Position of the Democracy at the North.

The Philadelphia Ledger says:

‘ The Democratic Association of the Twenty-Second Ward have held a meeting in reference to the present "crisis," and passed resolutions. These resolutions declare that the National Democracy have exerted themselves to the utmost to prevent the election of a sectional President, believing that it would seriously interrupt the continued prosperity and happiness of the country. They have been out-voted, and submit, believing that any other course would introduce evils greater than it could remedy. They look to the Constitution and the returning sense of justice of the people of the United States for a remedy for every wrong tending to provoke a gallant and patriotic people to desperation or violence. But, while exhibiting this fraternal and generous feeling, they see with alarm that the South is urged to desert the weaker party in the North, struck down in its defence, and appeal earnestly to it to continue to co-operate with its friends in the North, as the best means of checking any abuse of power and maintaining the Government upon its constitutional basis. They declare their devotion to the Union and the Constitution, and rejoice in the guarantee afforded for the preservation of the constitutional rights of all in the Union by the check which the National Legislature has upon the acts of the Executive.

’ This is a timely and appropriate expression of sentiment, which will be endorsed by every Northern friend of Southern rights and Southern equality. Those Southern politicians who are urging secession, under the belief that they will find Northern sympathy, and the great Democratic party in the North aiding a disruption of the Union, are mistaken in their conclusions. There is no such party North, and any movement towards secession will unite all parties in determined opposition. The Northern friends of the South in the late election co- operated with their brethren for the purpose of maintaining the Union in its integrity. They had experienced its benefits, enjoyed its advantages, and wished all sections of the Union to partake of its blessings and feel its securities. They took the constitutional and legal means to prevent what they believed had at least a tendency to impair the stability of their institutions, by exasperating sectional feeling or destroying confidence in the protection the Government has hitherto afforded to all the States. The decision was against them, but that decision being a legal and constitutional one, they are not disposed, in a moment of irritation, to precipitate the mischief they were trying to prevent.

South Carolina in 1832.

The following extracts indicate how Gen. Jackson's proclamation in 1832 was received in South Carolina:

‘ [From the Charleston Mercury, Dec. 17, 1832.]

The Declaration of War made by Andrew Jackson against the State of South Carolina occupies to- day the larger portion of our columns. It will be read with the feelings which so extraordinary a document is calculated to excite. This unhappy old man has been suffered by his advisers to arrogate the power to coerce a State of Confederacy. He has issued the edict of a Dictator --an edict which time will prove whether he dares or can enforce. He has attempted in this proclamation to intimidate the Whigs of South Carolina by threats, and to encourage and foment insurrection and violence on the part of the internal enemies of the State. This document was received here yesterday, and greeted with the indignation and contempt which it merits. In every freeman worthy of the game it has excited no other feelings but those of defiance and scorn. a brave blow in the cause of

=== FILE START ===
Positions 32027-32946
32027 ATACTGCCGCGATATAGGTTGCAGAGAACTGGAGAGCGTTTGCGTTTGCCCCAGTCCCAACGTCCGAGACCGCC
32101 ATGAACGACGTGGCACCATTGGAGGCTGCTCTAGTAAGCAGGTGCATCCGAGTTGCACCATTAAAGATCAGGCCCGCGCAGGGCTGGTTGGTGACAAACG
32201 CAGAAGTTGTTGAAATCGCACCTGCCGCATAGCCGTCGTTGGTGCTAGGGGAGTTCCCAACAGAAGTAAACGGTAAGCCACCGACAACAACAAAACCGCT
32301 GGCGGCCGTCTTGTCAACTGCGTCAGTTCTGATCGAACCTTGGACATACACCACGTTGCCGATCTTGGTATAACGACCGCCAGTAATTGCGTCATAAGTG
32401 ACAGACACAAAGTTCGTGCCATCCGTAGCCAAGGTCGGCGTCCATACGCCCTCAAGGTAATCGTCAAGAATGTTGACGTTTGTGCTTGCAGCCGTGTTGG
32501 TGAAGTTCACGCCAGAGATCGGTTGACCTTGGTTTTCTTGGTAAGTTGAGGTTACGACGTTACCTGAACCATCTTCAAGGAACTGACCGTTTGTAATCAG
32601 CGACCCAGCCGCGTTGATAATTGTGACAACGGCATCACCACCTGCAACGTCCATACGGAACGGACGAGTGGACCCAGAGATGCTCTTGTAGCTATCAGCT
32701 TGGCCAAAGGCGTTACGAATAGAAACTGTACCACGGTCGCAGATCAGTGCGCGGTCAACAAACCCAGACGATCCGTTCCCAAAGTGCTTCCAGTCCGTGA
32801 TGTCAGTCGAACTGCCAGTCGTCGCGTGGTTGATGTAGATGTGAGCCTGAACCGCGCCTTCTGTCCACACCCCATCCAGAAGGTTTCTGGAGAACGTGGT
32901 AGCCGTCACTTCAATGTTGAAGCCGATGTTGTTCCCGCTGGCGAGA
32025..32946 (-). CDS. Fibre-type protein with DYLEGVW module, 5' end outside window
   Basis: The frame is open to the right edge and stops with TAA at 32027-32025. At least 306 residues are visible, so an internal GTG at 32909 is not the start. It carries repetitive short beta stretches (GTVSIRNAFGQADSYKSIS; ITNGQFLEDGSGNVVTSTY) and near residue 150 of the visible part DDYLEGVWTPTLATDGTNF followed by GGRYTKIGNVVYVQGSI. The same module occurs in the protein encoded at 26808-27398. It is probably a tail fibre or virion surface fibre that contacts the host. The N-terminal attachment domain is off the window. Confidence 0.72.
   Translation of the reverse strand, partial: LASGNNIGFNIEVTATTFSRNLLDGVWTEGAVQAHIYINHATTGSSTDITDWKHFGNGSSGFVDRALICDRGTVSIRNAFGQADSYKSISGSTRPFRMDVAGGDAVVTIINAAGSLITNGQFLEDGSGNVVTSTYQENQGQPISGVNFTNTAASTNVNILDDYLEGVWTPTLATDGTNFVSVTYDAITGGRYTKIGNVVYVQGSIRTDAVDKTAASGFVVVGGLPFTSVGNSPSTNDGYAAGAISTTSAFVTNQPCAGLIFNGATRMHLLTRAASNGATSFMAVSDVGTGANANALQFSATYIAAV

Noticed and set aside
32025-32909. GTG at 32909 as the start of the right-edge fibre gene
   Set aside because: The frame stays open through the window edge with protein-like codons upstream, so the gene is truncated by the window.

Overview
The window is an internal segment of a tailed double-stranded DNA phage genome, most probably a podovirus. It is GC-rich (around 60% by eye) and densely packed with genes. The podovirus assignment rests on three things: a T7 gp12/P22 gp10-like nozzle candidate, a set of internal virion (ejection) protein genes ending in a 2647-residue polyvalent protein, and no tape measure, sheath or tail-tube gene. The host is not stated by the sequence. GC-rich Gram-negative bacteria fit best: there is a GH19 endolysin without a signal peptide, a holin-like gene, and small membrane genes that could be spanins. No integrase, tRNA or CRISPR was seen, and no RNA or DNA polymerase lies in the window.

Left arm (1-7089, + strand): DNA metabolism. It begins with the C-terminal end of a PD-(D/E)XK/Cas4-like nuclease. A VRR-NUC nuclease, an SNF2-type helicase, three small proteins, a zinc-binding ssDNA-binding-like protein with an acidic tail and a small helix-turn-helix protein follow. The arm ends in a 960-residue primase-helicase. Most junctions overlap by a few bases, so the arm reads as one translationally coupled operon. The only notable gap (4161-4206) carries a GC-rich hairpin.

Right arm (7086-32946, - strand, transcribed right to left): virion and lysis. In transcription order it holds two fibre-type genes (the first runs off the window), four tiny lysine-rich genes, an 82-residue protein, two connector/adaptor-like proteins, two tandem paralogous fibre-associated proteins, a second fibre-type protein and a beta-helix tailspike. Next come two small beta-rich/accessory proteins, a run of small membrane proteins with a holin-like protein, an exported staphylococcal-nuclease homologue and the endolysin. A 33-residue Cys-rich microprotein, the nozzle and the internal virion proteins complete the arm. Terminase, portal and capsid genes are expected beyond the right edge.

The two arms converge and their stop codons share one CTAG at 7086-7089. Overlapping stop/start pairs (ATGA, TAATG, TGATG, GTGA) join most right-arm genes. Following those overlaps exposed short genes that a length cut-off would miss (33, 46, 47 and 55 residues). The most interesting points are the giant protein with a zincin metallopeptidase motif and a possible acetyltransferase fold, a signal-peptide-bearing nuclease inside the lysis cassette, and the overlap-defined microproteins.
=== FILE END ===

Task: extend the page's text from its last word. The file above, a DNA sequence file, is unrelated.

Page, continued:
’ [From the Charleston Mercury, Dec. 19, 1832.]

The crisis for which every intelligent and resolute Carolinian Whig has long been prepared is come. The efficacy of our remedy has been demonstrated. We were told it would be inefficient; it has proved so potent that an infuriated administration has been compelled, in despair of otherwise defeating us to resort to brute force. We have always said that our remedy was of right peaceful — we never said that it would necessarily be peaceful — it is always in the power of a bad man to outrage right by violence, if unrestrained by principle or a fear of consequences personal to himself. Gen. Jackson has not furnished the first example. There has been a Cæsar, a Cromwell, and a Bonaparte — men of towering genius who have stooped to play the usurper. Why may not an inferior spirit without as much heart as either, and with none of their genius, aspire to imitate them in those actions of their lives which alone he can imitate, because they are criminal.

In the Legislature, Mr. Pickens declared "he believed the contest would end in blood. --The document of the President was none less than the edict of a tyrant; and if they were for war, he was ready, and it behooved all the citizens of the State to meet the storm with becoming manliness. He, for one, never would submit — if driven from the seaboard, he was for carrying on the war in the interior; if driven from the interior, he was for a guerilla warfare in the mountains; and if at last compelled to yield, he would die contending to the last drop of blood he had, to sustain the ordinance and the authority thereof. He adverted to the doctrines contained in the proclamation relative to the rights of the State, and was astonished that the President should attempt to seduce the citizens of the State from their proper allegiance, and in no measured terms denounced the whole procedure. He concluded by saying, that before South Carolina should recede, he was for war up to the very knife, and he was for risking all at every hazard on the die that was cast. "